“I had that network of people around me who were all extremely talented, and I figured out that songwriting is a job that you can actually make money from,” Hurd said. “You don’t have to go on the road. You don’t have to be the best singer or the best artist, just a good writer.”
Hurd got a half-time job doing research each day until 11:00 AM, leaving him free to focus on songwriting the rest of the day, and he grew fairly quickly. He landed a series of key cuts – with Jake Owen, Dierks Bentley, and Rascal Flatts – plus a progression of singles: Blake Shelton’s “Lonely Tonight,” Lady A’s “You Look Good,” and Luke Bryan’s “Sunrise, Sunburn, Sunset.”
In a songwriting room in 2013, Hurd met Maren Morris, his musical muse, now wife and, as of March 2020, mother of their son Hayes Andrew Hurd. They wrote a Tim McGraw song, “Last Turn Home,” that marked her first writing credit for a major artist, and their professional friendship soon blossomed into a romance. Hurd then recorded Panorama handing out 500 copies to ticket holders who came out to see a concert he did with Morris and fellow Nashvillian Ryan Beavers. The show, and the disc, made an impact. He got a manager, a booking agent, and soon picked up his recording deal with Sony Music Nashville. Hurd turned to Eshuis – who’s produced Scotty McCreery and written songs for Cole Swindell and Kid Rock – as his producer.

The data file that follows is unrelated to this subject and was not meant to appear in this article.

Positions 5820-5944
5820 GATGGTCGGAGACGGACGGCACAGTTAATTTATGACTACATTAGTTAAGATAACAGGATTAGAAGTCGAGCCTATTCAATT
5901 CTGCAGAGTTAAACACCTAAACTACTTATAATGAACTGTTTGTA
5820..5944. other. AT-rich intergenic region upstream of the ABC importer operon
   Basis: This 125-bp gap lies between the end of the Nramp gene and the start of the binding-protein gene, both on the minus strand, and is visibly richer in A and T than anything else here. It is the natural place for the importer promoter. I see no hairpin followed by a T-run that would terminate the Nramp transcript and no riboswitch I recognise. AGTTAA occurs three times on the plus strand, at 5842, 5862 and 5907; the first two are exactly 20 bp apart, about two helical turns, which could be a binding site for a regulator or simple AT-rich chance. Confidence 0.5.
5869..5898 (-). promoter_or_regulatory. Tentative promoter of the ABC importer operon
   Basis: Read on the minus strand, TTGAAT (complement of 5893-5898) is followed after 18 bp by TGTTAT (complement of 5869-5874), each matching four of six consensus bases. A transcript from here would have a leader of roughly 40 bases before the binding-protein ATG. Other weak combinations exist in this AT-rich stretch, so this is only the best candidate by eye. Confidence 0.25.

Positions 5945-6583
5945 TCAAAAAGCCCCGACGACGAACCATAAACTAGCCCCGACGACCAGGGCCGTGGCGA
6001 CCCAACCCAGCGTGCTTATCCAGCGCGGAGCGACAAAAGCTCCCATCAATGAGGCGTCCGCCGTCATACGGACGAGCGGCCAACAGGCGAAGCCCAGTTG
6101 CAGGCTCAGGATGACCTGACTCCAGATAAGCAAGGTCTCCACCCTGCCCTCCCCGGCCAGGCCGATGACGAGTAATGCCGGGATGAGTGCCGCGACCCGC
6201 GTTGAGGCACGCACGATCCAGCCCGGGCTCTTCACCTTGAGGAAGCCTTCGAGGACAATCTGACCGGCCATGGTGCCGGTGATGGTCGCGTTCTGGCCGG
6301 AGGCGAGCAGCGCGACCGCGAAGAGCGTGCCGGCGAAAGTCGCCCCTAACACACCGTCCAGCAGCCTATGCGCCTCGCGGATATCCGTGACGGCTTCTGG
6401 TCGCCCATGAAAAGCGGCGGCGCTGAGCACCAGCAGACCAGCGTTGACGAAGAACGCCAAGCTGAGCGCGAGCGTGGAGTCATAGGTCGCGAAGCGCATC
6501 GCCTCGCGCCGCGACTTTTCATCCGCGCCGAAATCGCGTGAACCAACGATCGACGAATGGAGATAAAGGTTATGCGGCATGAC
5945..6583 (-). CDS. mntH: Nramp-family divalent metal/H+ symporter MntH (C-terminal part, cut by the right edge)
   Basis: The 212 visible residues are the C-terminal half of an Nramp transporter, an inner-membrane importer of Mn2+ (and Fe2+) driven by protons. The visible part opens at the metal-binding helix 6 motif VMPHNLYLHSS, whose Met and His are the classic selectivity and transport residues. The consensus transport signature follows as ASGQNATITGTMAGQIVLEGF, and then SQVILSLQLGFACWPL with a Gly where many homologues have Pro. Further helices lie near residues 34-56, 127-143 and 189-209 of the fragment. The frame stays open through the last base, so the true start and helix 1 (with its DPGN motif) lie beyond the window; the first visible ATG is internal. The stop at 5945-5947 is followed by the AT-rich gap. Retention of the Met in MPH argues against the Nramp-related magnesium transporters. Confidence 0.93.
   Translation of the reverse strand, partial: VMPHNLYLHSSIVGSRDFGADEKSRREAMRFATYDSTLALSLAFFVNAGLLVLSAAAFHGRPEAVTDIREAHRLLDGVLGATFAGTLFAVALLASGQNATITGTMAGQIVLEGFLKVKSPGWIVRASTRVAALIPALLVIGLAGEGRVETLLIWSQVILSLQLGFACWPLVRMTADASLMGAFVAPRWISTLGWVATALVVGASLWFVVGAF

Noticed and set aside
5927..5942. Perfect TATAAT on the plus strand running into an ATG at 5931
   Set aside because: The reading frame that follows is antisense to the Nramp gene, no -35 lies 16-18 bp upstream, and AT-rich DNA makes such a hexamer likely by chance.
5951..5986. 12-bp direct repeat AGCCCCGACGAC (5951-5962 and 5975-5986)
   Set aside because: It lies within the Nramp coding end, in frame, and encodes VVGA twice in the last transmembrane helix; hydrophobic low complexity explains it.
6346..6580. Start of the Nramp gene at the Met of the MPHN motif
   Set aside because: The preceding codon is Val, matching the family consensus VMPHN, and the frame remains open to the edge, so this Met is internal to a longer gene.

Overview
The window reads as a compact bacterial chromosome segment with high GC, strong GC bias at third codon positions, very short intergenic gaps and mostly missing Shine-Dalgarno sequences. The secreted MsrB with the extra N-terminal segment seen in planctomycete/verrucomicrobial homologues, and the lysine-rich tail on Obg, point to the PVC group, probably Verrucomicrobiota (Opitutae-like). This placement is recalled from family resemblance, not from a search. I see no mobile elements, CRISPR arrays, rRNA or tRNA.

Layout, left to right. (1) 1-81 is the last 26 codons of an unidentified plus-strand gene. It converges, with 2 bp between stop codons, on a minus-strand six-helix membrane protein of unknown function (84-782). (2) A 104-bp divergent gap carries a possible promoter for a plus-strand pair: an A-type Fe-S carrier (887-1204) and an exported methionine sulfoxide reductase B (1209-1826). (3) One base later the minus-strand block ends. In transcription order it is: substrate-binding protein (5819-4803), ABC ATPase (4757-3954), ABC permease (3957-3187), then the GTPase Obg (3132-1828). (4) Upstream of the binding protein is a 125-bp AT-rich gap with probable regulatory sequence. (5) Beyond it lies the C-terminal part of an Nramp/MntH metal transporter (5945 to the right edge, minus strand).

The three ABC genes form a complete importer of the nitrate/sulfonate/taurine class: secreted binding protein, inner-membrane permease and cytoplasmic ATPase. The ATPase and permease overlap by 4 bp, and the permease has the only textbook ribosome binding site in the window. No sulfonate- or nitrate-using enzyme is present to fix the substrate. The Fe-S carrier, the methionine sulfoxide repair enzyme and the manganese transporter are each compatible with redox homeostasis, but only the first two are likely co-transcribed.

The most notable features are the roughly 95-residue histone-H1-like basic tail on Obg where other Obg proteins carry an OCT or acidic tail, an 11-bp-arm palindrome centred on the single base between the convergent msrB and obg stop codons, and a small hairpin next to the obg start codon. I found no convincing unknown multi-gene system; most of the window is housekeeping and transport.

Morris’ career took off shortly after that same show, and their relationship became one of his musical motivators. “Love In A Bar,” is a story derived straight from their early meet-ups, “Diamonds Or Twine,” which was written as an engagement present for Morris, uses a simple household item to convey a scratchy lifetime commitment, and she sings background on “To A T,” Hurd’s first solo hit with a hauntingly synthetic arrangement and sexually-charged intimacy.
“I’ve written for her album, and she’s written for mine, and she sings with me a lot,” he said. “You kind of can’t tell my story without her.”
Performing live has been a natural extension of that progression. Hurd first hit the road in 2017 with Thomas Rhett and Florida Georgia Line, helping to build his fan base and his comfort as a solo artist – rather than a member of the band. He took most of 2018 off the road, but the two shows he did play put him in a more stripped-down setting. He realized that his best form of expression relied less on big-personality entertainment and more on simple relationship with the audience.
“I’m not a great guitar player by any means, but somehow putting on an electric guitar that fit my body, it just felt like a missing piece,” he explained. “I played in London, and I played in Mexico, and it felt like those two shows turned it around.”
In early 2020, Hurd headlined his Platonic Tour, wowing crowds with a sold-out stop in Nashville (Cannery Ballroom), two sold-out nights in Chicago (Joe’s on Weed Street), and a two-night capacity stand in New York City (Gramercy Theatre).
The music he’s recorded in the meantime has similarly helped Hurd find his musical center, which subtly reveals his personal power. It takes strength to purposely let down your emotional guard – particularly on a public stage – and Hurd’s songs invariably reveal his longing for connection and his commitment to growth and personal truth.